I’ve had an agent for the past 3 years, but I’d recommend poking around the AIGA and Freelancer’s Union websites. I’d also recommend following all of your favorite designers/creatives on social media to stay up-to-date with their work and business practices. You never know who’ll post an article or tips on how they run their business, and you don’t want to miss it. People are more generous with information than you’d think.
We’ve seen a lot of posts on Instagram already. Will this be posted on other channels?
The contest is running on Instagram, so it’ll mostly live there. I just recorded a Facebook video outlining my experience for those who’d rather listen than read.
Can you give us the relevant hashtags that coincide with the movement?
The contest’s main hashtag is #FollowHerLead. The whole idea for this movement came to me when I saw that FabFitFun had hosted an Instagram contest to “empower women” asking people to post photos of inspirational women with the hashtag #FollowHerLead. I found it incredibly ironic that a company who wants to empower women would try to underpay female illustrators, so I decided to playfully give them a taste of their own medicine by taking over their hashtag with our photos and stories. We took over the hashtag within a day, receiving over 60 submissions so far, and the contest isn’t even over until 11/20! The supporting ones are #ladiesgetpaid and #fuckthewagegap from my partnership with Ladies Get Paid.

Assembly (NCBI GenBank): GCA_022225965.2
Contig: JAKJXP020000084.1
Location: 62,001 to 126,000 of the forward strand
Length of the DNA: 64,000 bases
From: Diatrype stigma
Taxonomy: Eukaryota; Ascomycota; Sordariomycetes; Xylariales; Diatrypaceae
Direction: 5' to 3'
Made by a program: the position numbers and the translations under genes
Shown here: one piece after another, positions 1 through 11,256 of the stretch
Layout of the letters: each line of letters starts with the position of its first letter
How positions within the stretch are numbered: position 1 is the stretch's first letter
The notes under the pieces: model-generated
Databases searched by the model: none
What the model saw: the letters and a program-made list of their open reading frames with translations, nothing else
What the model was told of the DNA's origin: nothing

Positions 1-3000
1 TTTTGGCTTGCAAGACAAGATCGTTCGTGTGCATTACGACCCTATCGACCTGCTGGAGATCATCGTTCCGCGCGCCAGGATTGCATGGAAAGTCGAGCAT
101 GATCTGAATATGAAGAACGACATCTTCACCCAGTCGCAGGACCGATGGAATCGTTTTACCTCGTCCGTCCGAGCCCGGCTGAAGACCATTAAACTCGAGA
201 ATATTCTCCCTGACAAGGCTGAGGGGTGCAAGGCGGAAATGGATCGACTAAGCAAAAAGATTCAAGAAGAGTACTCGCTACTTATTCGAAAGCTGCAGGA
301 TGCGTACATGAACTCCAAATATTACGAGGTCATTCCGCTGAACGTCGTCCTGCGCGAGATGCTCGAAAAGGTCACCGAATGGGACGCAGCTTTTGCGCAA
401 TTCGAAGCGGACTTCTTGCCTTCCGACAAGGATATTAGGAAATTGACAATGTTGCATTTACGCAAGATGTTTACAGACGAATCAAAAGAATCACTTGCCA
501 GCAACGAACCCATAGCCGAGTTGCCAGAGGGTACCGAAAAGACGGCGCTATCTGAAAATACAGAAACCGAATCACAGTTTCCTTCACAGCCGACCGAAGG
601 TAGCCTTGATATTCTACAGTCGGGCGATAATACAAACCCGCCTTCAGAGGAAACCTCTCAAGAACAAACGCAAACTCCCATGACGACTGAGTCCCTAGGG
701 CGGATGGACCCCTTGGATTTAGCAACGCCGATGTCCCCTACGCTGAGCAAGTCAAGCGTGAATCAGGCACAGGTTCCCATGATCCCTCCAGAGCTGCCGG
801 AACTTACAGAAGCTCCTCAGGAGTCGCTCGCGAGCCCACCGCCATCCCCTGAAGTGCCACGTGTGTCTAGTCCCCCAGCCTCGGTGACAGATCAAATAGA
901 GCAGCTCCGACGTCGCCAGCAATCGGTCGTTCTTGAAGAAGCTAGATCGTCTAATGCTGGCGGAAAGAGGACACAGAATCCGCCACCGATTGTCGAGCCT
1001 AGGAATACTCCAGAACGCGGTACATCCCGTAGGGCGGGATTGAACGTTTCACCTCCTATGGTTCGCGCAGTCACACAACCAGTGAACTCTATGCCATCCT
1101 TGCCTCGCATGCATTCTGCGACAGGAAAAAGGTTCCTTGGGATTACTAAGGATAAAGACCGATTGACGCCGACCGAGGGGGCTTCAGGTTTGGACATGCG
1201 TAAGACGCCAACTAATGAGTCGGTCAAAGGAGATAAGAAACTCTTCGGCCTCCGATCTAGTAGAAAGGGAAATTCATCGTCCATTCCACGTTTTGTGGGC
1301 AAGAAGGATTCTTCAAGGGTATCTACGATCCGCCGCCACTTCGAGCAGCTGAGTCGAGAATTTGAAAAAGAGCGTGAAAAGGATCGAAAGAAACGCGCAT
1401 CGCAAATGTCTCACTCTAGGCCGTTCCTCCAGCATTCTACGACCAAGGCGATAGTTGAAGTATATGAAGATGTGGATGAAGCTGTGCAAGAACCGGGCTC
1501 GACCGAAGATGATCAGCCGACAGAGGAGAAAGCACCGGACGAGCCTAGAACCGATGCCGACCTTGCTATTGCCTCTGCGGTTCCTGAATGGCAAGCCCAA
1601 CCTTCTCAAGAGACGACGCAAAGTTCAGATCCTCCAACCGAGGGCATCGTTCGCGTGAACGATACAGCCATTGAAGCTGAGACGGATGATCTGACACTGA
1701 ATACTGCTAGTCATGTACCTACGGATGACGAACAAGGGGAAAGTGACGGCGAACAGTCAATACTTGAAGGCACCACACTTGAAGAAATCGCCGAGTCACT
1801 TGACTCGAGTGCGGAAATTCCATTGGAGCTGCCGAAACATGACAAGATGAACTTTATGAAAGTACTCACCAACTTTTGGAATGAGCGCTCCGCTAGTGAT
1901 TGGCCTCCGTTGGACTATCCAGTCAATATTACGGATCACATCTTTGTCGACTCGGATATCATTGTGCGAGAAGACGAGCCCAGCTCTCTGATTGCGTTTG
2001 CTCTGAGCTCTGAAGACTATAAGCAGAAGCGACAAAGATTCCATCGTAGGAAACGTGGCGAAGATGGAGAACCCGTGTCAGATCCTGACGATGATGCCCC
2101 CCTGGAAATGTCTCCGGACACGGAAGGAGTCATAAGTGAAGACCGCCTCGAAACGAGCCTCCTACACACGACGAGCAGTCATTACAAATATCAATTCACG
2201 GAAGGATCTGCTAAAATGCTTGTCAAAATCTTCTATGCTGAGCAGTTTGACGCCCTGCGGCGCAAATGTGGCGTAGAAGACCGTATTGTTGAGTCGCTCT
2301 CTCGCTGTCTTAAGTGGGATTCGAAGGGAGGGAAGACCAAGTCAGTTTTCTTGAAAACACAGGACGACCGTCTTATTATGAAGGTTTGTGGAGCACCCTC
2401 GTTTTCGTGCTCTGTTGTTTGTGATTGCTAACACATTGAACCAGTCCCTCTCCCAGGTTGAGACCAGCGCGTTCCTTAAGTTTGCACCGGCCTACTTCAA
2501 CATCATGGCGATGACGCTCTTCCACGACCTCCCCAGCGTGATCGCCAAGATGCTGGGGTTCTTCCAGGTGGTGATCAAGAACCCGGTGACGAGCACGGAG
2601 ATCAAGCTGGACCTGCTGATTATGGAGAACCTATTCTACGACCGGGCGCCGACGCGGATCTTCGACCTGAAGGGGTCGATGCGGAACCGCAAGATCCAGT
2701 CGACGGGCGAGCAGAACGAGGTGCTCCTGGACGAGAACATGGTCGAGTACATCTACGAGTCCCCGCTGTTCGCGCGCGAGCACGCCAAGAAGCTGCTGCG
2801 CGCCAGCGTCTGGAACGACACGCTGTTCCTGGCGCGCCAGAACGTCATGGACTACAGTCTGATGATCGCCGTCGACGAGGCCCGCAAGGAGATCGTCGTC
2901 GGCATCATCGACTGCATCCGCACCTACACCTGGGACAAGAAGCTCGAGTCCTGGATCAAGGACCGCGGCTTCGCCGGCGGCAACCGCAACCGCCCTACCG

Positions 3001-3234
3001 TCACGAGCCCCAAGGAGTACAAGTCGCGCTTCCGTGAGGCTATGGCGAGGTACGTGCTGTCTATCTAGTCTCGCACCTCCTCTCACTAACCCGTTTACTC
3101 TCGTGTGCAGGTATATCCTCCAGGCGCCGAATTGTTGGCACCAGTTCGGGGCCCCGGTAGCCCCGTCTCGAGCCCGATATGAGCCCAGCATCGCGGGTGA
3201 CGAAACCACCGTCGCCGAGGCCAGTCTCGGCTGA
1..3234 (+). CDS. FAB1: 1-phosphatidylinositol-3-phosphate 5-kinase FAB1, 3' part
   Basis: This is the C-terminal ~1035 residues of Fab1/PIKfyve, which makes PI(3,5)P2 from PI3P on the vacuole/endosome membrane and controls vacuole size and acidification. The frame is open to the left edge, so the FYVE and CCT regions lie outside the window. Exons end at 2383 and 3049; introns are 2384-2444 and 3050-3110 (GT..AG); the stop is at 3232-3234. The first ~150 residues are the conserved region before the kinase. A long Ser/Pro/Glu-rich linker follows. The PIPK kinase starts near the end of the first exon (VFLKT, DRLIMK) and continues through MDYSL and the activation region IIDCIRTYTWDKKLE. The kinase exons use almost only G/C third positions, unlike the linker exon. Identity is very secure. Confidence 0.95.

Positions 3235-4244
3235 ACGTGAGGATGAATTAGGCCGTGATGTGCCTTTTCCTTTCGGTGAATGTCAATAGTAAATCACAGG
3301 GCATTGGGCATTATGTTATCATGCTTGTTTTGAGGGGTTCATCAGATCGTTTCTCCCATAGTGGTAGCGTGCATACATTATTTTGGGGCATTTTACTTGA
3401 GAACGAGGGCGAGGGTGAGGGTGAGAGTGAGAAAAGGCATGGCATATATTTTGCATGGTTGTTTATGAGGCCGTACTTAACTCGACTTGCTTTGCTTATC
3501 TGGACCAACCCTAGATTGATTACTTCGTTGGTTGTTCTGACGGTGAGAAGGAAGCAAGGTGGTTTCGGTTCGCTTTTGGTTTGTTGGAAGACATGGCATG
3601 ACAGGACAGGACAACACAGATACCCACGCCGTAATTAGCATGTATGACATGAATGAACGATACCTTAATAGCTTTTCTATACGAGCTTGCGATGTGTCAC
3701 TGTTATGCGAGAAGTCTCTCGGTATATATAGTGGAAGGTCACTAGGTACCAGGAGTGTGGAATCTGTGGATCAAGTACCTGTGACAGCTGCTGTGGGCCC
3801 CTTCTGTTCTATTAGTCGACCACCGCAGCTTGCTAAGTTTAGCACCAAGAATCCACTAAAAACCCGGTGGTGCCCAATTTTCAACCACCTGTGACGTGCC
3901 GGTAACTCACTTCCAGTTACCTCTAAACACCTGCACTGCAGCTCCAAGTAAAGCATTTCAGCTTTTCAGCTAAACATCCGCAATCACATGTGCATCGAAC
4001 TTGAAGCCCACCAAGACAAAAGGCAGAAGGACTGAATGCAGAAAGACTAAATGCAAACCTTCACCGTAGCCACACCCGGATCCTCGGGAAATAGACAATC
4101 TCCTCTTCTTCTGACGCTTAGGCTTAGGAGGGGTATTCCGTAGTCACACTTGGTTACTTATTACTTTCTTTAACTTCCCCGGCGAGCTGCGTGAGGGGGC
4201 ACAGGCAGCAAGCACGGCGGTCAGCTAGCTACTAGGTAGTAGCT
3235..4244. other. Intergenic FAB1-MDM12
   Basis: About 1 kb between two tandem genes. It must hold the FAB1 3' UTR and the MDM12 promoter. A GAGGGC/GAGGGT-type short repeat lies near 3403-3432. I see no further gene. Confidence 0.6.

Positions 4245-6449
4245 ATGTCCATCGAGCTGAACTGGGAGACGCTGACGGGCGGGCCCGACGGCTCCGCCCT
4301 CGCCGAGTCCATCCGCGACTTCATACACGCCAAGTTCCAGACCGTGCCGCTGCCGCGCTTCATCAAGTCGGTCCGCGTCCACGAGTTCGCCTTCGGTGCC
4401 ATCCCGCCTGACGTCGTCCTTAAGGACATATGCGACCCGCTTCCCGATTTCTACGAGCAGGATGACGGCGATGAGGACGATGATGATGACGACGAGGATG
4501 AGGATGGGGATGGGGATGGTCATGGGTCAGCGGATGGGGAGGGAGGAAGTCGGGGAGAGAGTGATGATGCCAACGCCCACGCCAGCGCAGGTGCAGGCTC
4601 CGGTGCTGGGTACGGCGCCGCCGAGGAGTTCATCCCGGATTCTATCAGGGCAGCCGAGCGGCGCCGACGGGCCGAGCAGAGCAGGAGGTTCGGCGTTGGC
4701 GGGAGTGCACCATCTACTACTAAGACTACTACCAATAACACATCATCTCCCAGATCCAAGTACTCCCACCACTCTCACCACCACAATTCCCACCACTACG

- Let’s say I am a freelancer who has experienced this. How do I get involved?
Be brave and enter our Instagram contest by posting a photo of yourself holding up a sign with something that someone has said that was offensive and questioned your creative value & sharing your story in the caption using the hashtag #FollowHerLead. More contest details here!
What are some other kick-ass initiatives that you are digging right now? Or other strong leaders who are advocating for creatives?
Reading Jessica Hische’s Should I Work for Free flowchart and Dan Cassaro’s I don’t work for free Twitter retort definitely helped give me the confidence to speak up and advocate for creatives. I honestly really admire the work that Claire Wasserman is doing with Ladies Get Paid in New York: giving women community and resources to gain confidence and make more money.
Any stories you’ve heard so far that have surprised or shocked you?
Honestly, I’ve been able to relate to a part of everyone’s story so far, which is actually pretty sad and speaks volumes about how sexism still runs rampant in the industry. This one submission from Gin Chen really hit home for me, and I think her caption embodies how a lot of women are feeling right now, especially after Hillary Clinton’s concession speech when she spoke directly to little girls watching.